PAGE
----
Losing Love and Finding Advocates
07 Apr 2021

Losing Love and Finding Advocates

Rethinking Plans in a Time of Grief

By Laura J. LaTourette, CFP® (she/her/hers)

Few things are harder than losing a spouse or life partner. Often times, your entire world turns dark and appears upside-down, including the plans you thought you had for your future… together. You now have to reimagine and try to think about deeply personal decisions you established together, like who will take care of things at your end of life – who can you trust to be your personal administrator, trustee, power of attorney and carry out your healthcare wishes?

When you’re a member of our LGBTQ community in this situation, you face even more challenges. Your adult children and immediate family members might be estranged, you may have ongoing healthcare expenses, and your social network may be narrowing down. You need to find a trusted friend to help with important estate planning documentation.

Find Your Voice and Your Advocate

How do you get started?

In these times you need to be fully heard and understood.  You need a mediator and an advocate, someone who knows all the pieces of your story. And often times, this important role is best filled by a non-family member to ensure an objective but compassionate approach.

One option is to find a CERTIFIED FINANCIAL PLANNER™ (CFP®) Professional who can relate to your personal situation and with whom you can build trust. Be confident that you can find a CFP® Professional who has listed in the membership directory and their client focus is working with the LBGTQ community. You need a professional partner with you, to serve your best interests, and be the mediator that you need to help you make complicated decisions during a deeply challenging time of loss.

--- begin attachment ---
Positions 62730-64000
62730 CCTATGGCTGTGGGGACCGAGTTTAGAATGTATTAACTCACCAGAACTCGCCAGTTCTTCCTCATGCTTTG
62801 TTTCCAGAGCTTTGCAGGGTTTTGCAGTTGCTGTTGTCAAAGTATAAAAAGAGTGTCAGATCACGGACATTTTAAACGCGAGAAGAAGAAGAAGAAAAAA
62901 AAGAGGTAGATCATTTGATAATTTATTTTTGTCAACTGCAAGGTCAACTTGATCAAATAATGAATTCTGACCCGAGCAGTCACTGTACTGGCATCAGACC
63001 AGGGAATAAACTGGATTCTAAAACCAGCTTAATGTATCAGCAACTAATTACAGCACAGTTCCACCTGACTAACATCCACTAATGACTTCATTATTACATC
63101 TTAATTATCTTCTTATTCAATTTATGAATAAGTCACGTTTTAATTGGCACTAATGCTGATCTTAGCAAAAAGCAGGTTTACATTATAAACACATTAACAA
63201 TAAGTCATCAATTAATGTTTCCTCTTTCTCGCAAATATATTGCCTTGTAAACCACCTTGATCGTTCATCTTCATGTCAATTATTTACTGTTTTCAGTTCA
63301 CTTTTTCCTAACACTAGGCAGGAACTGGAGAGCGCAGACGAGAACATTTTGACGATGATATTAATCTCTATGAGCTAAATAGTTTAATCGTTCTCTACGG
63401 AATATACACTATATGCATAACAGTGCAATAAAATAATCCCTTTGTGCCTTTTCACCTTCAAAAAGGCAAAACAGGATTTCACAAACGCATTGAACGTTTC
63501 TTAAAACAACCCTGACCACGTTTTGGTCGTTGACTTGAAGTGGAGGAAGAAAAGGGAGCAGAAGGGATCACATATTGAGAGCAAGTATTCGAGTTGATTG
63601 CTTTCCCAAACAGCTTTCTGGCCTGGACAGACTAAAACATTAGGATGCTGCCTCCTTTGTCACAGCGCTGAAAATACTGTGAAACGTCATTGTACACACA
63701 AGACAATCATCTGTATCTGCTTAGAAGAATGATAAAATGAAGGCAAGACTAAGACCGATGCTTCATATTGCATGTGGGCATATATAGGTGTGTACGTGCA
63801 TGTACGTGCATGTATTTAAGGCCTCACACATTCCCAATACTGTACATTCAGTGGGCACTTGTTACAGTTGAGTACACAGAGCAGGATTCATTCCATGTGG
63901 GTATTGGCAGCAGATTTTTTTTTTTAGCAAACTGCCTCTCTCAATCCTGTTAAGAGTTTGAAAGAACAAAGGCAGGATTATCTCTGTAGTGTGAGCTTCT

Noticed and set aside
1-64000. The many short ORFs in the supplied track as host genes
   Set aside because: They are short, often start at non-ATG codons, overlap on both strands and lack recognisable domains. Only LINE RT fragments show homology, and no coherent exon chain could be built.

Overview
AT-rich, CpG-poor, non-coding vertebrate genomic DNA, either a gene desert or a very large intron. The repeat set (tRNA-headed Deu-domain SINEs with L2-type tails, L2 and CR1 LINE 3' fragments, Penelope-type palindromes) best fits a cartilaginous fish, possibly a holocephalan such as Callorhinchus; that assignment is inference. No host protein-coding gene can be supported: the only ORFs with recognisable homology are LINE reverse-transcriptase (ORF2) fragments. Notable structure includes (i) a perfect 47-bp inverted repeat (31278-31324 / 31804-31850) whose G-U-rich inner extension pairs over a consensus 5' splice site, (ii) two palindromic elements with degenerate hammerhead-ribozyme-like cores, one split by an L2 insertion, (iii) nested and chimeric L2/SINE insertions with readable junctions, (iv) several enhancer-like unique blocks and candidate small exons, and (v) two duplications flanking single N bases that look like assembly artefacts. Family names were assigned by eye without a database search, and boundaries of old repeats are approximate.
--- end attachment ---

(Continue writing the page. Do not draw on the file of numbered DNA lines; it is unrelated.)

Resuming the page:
Once you identify your advisor, you’ll want to build trust – and this takes commitment. One of my core beliefs is “remember we are mirrors and see each other fully when we talk from the heart.” This means I dig deep with each client and make sure we can build real trust, have important conversations, and show up in each other’s lives in authentic ways. So when it’s time to advocate for clients – or ask clients to stand up and advocate for me (being LGBTQ) – we are committed to our relationship.

Prepare to Make Personal Decisions and Redraft Documents

 Estate planning starts with your answers to some basic questions, and you should be reviewing them regularly with your advisor. Examples of these questions are:

  1. What do I want my end-of-life care plan to look like?
  2. Who should make medical decisions if I become unable to do so?
  3. Who should take care of my finances if I become unable to do so?
  4. How do I want to distribute my assets?

These questions are always complicated, but addressing them during a time of loss when your head is cloudy adds an additional challenge, which is why working with a trusted advisor is so important.  Take your time; move slowly through this process. You don’t have to make all the decisions today.

Ask your advisor to discuss your options now and help explain the consequences that are particular to your situation. Once you are comfortable with the process and have reviewed your current estate documents, it’s time to evaluate and ask if you need to get documents redrafted.  Often times, the answer is yes.  I am not an attorney and do not give clients legal advice; however, in my over 25 years of experience, I find some things hold true for most clients.  The need for updated estate documents is important for many reasons:

  1. Financial institutions prefer a power of attorney document to be less than five years old in most cases to make sure the current wishes of the client are known.
  2. Clients can misplace estate documents, which becomes a problem for personal representatives who have to work through probate if the original will is unavailable.
  3. Elder fraud is a well-documented ongoing problem, so clarity is vital.
  4. Estate documents cannot be updated if the elder’s mental capacity is compromised.
  5. Life has changed. The loved one who you thought would be there for you is gone, and now you need to find a trusted friend to help you rethink important decisions.

Take the Next Step

 Financial decisions after a personal tragedy are challenging. Remember that trusted professionals can help you make wise decisions during a time of grief.

Securities offered through LPL Financial, Member FINRA/SIPC. Investment advice offered through WCG Wealth Advisors, LLC, a registered investment advisor. WCG Wealth Advisors, LLC, The Wealth Consulting Group, and Family Wealth Management Group are separate entities from LPL Financial.

 SAGE is not affiliated with Family Wealth Management Group or LPL Financial.

 Visit Family Wealth Management Group to learn more about Laura and her team, and follow Laura on Twitter, LinkedIn, and Facebook.

Be sure to check out Family Wealth Management Group’s LGBTQ Community page and Laura’s SAGE Ambassador listing.

Guest Blogger